The idea behind Markov Chains is also similar. This time we create a weighted graph from what we saw so far and after that, we do sampling by doing a random walk on the graph we constructed. Here is a very simple example of this:
In the second paper “Integrating Automated Play in Level Co-Creation”, or IAPLCC for short, the authors suggested using two techniques to further assist the level designer. These two techniques are “Reachability Check” and “Survival Analysis”. “Reachability Check” just uses the A* algorithm to determine if there is a path from a starting point to the endpoint at the generated level. In “Survival Analysis”, multiple agents will be thrown into the level and we keep statistics of success/fail and report it as a metric for survival rate. This metric can give the designer a clue about how hard the level will be. (This metric is not equivalent to human performance, but It can be used to compare two levels).
Here are some of my thoughts related to these papers.
The concept of Collaboration very powerful in the context of creativity and has explored before. An example of that is the “Drawing Apprentice: Co-Creative Drawing Partner” and other works related to it. In either of these papers, the Authors created an AI-based tool that collaborates with the player/user. The problem that I have with these tools is the way they are operating at the moment.
As a game designer, I think I am the God of my world; I don’t share my canvas with anybody else, Yet alone let him/her/it to draw on my canvas. In the demo of CCLDML you can see that most of the time, the demonstrator is trying to delete what the AI is created. This is a source of frustration and even in the User study inside the paper, users report their level of frustration. I strongly believe there must be a way to control and preview what the AI is gonna do and just allow the desirable changes.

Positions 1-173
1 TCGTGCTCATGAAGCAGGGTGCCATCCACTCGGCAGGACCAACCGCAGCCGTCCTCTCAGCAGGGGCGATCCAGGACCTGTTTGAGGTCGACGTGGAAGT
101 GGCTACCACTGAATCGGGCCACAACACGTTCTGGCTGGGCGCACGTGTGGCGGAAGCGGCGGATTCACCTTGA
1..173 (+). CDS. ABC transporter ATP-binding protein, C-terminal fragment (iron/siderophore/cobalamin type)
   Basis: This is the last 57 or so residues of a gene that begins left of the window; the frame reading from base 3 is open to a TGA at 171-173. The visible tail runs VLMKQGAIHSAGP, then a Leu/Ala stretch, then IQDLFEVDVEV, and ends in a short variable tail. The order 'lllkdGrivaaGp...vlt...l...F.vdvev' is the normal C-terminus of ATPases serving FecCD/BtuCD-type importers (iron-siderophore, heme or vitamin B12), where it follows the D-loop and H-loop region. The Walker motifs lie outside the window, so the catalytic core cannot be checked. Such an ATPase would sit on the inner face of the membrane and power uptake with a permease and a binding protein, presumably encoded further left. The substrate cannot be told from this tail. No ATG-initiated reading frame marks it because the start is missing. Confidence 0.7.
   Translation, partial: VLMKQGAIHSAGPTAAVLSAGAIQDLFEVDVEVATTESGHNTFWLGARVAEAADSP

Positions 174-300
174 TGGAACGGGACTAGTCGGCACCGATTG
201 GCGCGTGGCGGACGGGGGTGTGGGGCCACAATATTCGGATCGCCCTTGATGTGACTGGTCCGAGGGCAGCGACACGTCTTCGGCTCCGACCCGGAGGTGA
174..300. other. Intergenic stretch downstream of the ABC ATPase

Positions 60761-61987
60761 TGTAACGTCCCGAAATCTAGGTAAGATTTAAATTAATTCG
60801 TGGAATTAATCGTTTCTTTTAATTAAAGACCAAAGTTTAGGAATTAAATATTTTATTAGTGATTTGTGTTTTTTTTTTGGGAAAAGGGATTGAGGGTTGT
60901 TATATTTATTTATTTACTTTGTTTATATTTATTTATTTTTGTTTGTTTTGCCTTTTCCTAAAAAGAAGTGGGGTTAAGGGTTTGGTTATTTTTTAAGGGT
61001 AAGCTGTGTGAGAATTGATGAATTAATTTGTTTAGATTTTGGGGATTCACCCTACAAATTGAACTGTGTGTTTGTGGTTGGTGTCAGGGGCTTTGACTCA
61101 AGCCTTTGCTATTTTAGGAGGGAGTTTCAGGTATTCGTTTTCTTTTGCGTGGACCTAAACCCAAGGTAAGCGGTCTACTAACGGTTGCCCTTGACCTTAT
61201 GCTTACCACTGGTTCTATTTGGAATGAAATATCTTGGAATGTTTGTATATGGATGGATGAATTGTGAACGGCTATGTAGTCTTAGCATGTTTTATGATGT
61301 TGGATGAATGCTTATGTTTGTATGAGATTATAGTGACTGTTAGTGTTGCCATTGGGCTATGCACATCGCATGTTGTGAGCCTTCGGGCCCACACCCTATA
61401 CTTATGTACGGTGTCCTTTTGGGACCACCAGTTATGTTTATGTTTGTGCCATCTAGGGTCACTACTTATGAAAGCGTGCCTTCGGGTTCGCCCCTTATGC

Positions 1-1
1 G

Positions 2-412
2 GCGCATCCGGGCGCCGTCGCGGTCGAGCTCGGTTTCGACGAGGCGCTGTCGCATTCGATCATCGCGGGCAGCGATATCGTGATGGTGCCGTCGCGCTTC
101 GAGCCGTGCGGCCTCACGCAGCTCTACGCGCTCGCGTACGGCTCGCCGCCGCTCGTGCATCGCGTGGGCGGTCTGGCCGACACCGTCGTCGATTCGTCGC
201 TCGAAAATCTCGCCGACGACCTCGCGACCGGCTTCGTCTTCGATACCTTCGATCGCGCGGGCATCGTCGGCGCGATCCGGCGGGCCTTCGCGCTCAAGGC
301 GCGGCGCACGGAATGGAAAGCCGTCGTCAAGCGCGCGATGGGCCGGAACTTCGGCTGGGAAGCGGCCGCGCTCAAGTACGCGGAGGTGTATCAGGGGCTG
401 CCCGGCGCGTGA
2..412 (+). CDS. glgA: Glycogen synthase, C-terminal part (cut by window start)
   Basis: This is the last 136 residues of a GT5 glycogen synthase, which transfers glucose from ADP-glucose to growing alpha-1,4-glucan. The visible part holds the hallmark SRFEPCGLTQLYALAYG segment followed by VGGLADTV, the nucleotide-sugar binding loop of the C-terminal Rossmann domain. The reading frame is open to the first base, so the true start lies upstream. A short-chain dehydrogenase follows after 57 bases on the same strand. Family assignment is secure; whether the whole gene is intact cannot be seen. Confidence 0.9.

Another problem is that the designer has no artistic control over the AI. Of course, the AI uses what designer made in the past as an input and will act on it, but I think it is still important to have control over what AI will do. For example, the number of tiles its gonna modify, or a way for specifying the total number of tiles with type
X that the AI will generate.
I think in the second paper, IAPLCC, the authors are making a strong assumption about the type of game the designer would like to make. One can make a platformer game inside Super Mario Maker that doesn’t require going form a location
B. For example, if I want to make a Survival/Wave-based game that the player must stay alive as long as he/she can; knowing a certain path is reachable inside the game is not very helpful!